In addition to that, the INPI drafted new general guidelines for the examination of patent applications, and society is currently reviewing this first draft to suggest insertions and adjustments. The INPI also drafted new guidelines for the examination of polymorphs, providing applicants with more legal certainty in this sophisticated field that was deemed to be a grey area before the specific guidelines were published, since some specialists were trying to sustain that polymorphic inventions were not patentable.

In spite of the many challenges faced by national and foreign companies with regard to the ever evolving Brazilian patent system, the country has witnessed some positive advances in recent years, as the executive, legislative and judiciary powers understand the importance of having a vigorous and practical structure that stimulates the technological and economic development of the country.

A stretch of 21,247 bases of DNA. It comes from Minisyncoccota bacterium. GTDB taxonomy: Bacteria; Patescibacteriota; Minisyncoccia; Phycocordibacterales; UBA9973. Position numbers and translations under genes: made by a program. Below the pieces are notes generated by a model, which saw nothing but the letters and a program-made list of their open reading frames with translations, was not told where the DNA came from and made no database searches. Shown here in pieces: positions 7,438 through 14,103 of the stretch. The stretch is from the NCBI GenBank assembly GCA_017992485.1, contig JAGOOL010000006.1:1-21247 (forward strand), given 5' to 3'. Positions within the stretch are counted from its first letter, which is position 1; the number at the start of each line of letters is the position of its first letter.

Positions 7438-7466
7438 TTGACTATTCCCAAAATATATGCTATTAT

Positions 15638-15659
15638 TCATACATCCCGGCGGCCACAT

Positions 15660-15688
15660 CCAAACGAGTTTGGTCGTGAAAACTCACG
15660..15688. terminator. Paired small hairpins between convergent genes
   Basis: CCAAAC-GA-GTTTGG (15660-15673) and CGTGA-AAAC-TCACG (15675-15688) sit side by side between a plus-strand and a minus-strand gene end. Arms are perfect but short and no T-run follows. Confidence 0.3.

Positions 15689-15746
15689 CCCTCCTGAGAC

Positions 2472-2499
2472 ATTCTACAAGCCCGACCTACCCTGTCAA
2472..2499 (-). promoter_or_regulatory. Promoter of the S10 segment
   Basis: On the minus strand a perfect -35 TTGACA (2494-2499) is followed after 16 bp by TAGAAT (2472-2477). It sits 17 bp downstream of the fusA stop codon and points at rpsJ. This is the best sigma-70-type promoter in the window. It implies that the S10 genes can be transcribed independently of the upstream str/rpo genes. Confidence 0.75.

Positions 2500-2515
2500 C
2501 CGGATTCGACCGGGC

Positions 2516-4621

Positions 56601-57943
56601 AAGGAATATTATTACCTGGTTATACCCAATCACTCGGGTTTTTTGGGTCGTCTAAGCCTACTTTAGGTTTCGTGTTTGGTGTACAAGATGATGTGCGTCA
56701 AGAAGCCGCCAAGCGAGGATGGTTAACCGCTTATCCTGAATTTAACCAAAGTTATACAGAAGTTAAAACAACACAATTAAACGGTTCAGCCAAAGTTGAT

Originally published in The Patent Lawyer.

The content of this article is intended to provide a general guide to the subject matter. Specialist advice should be sought about your specific circumstances.

To print this article, all you need is to be registered on

Click to Login as an existing user or Register so you can print this article.

Similar Articles
Relevancy Powered by MondaqAI
DANIEL Legal & IP Strategy
Some comments from our readers…
“The articles are extremely timely and highly applicable”
“I often find critical information not available elsewhere”
“As in-house counsel, Mondaq’s service is of great value”

Related Topics
Similar Articles
Relevancy Powered by MondaqAI
DANIEL Legal & IP Strategy
Related Articles
Related Video
Up-coming Events Search
Font Size:
Mondaq on Twitter
Register for Access and our Free Biweekly Alert for
This service is completely free. Access 250,000 archived articles from 100+ countries and get a personalised email twice a week covering developments (and yes, our lawyers like to think you’ve read our Disclaimer).